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January 14, 1987

In Re: National Student Marketing Litigation

Barrington D. Parker, Senior District Judge.

The opinion of the court was delivered by: PARKER

(Enjoining State Court Proceeding - Title 28 U.S.C. § 2283)

 Barrington D. Parker, Senior District Judge:

 Relying upon the relitigation exception of the United States Judicial Code, 28 U.S.C. § 2283, the Pomerantz Levy Haudek Block & Grossman ("Pomerantz Levy") law firm has moved for an order enjoining a proceeding commenced in the New York State Supreme Court by the representative of the Estate of Eric J. Klinger. In the New York proceeding, the representative of the estate seeks to enforce an alleged agreement between Pomerantz Levy and Mr. Klinger. The alleged agreement provided that Mr. Klinger would be paid 20 percent of the total award of attorney fees recovered by the firm in securities class action proceedings in which Klinger rendered accounting services. If such relief was granted by the New York court, it would, in effect, nullify and set aside the determination and award of attorney and accounting fees finally adjudicated by this Court in the National Student Marketing litigation.

 That litigation was a consolidation of several security fraud class action and individual complaints brought by shareholders charging certain corporate officers, their attorneys and an accounting firm with violations of federal securities laws. The consolidated proceedings, known as the National Student Marketing Litigation, were assigned to this Court in 1972 by the Judicial Panel on Multidistrict Litigation. The matter was partially concluded by a judgment entered in February 1983 approving the last of several negotiated settlements between the various parties. However, the Court retained jurisdiction so as to determine and authorize disbursement of the settlement proceeds to the eligible claimants and to award fees to the plaintiffs' attorneys and their accountant.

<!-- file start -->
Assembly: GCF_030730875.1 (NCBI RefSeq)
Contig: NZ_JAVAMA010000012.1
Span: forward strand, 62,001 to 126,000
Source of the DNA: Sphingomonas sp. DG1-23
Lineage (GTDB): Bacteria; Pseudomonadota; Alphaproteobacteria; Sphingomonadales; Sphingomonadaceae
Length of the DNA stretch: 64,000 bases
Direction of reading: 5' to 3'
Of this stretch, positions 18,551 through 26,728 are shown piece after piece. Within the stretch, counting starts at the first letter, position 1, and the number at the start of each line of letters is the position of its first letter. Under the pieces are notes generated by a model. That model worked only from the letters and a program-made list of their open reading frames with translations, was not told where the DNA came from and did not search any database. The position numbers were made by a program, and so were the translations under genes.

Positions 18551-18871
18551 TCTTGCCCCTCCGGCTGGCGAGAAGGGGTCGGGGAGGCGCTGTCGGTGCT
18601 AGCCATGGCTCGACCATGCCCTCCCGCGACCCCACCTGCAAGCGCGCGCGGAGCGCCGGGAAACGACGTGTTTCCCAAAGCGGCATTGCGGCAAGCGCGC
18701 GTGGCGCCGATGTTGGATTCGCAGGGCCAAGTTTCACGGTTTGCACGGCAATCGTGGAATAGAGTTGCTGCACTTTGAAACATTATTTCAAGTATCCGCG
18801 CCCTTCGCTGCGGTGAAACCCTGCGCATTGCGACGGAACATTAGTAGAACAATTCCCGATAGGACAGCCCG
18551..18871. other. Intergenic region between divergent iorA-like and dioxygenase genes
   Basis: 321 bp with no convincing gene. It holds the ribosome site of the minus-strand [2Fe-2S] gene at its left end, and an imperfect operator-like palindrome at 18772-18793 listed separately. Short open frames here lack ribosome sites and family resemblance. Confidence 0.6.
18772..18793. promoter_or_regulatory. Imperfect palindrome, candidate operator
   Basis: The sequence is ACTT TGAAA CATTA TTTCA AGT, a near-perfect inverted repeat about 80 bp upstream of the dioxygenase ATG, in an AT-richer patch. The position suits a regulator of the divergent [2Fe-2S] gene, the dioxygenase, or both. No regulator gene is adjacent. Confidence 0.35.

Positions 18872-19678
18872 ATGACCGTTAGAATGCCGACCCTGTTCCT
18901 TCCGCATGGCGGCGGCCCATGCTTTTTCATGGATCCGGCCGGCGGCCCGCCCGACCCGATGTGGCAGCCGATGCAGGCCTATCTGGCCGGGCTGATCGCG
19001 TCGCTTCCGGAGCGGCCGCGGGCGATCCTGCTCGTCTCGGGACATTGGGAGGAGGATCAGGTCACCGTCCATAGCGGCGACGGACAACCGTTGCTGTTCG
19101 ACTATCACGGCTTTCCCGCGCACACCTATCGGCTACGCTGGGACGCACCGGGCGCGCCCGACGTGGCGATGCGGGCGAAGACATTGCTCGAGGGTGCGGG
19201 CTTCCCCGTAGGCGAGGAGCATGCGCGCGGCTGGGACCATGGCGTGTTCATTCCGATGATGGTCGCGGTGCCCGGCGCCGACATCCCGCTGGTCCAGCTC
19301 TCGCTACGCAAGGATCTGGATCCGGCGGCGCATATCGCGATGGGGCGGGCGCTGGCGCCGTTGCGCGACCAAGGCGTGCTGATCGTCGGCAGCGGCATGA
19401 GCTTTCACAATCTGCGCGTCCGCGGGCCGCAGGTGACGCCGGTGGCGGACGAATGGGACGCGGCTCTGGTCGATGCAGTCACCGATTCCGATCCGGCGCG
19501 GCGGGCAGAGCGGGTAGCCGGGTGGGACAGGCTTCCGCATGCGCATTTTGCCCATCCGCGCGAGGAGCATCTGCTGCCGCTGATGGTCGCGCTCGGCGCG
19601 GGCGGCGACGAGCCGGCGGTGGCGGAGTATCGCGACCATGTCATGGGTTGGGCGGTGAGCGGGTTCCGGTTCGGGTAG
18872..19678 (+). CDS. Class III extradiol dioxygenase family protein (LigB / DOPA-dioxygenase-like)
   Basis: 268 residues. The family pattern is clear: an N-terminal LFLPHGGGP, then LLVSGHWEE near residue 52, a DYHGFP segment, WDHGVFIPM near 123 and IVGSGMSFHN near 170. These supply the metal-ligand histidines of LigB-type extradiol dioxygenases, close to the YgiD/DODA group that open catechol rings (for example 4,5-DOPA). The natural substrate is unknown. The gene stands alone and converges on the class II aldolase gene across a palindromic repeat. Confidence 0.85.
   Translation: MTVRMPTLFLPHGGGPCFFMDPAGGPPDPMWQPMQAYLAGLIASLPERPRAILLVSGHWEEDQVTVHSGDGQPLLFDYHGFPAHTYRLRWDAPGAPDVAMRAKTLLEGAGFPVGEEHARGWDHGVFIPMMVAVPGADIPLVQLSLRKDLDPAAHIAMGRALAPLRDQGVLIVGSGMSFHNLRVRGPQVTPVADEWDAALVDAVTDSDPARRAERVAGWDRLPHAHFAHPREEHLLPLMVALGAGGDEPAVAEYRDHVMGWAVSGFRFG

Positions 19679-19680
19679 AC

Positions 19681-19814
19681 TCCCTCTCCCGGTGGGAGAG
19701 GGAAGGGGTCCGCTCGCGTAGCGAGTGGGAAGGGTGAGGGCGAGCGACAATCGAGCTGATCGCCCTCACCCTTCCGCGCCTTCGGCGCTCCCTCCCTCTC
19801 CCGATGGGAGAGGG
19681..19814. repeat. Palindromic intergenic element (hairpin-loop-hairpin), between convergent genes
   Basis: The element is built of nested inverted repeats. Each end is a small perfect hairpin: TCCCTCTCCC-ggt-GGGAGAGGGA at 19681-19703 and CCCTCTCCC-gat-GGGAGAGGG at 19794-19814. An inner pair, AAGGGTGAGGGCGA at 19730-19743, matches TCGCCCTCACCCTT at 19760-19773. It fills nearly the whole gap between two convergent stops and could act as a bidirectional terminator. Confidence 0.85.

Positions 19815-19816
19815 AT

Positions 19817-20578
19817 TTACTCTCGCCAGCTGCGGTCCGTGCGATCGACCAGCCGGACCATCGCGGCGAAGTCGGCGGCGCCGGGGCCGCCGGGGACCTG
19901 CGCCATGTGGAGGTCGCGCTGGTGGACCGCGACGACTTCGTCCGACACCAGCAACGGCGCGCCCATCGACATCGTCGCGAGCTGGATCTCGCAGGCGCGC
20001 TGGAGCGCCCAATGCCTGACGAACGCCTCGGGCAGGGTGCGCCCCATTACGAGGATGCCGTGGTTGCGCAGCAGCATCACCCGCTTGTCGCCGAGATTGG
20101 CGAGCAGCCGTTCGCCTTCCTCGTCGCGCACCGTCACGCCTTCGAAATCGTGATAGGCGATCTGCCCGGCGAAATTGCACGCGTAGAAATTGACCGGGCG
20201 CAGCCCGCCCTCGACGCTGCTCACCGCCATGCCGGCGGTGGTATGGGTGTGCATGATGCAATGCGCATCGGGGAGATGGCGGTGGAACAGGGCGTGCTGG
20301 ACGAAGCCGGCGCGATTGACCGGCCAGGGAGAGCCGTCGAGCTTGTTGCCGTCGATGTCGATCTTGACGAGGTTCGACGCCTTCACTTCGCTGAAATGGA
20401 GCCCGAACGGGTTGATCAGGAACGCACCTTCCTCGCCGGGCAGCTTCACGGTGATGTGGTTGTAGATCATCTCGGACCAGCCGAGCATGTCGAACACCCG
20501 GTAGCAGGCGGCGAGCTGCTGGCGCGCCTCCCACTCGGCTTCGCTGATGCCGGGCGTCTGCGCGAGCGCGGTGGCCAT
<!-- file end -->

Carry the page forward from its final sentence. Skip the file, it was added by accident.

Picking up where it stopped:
Pomerantz Levy, a New York law firm, served as general counsel for the plaintiffs in the class action complaint. *fn1" Eric J. Klinger, now deceased, assisted and provided accounting services for the firm in prosecuting the claims of the class plaintiffs. On February 13, 1984, an order was entered awarding compensation to Pomerantz Levy and several co-attorneys who were involved from the commencement of the litigation. On June 15, 1984 the Klinger estate was awarded the sum of $636,496 as "fair and adequate compensation" for the accounting services rendered by Mr. Klinger. Fourteen months later, in August 1985 Mrs. Charlotte Klinger, as executrix of her deceased husband's estate commenced a suit in the New York State Supreme Court seeking additional compensation and fees from Pomerantz Levy. That law suit triggered an application to this Court by Pomerantz Levy for an order enjoining the prosecution of the executrix' claim before the New York court.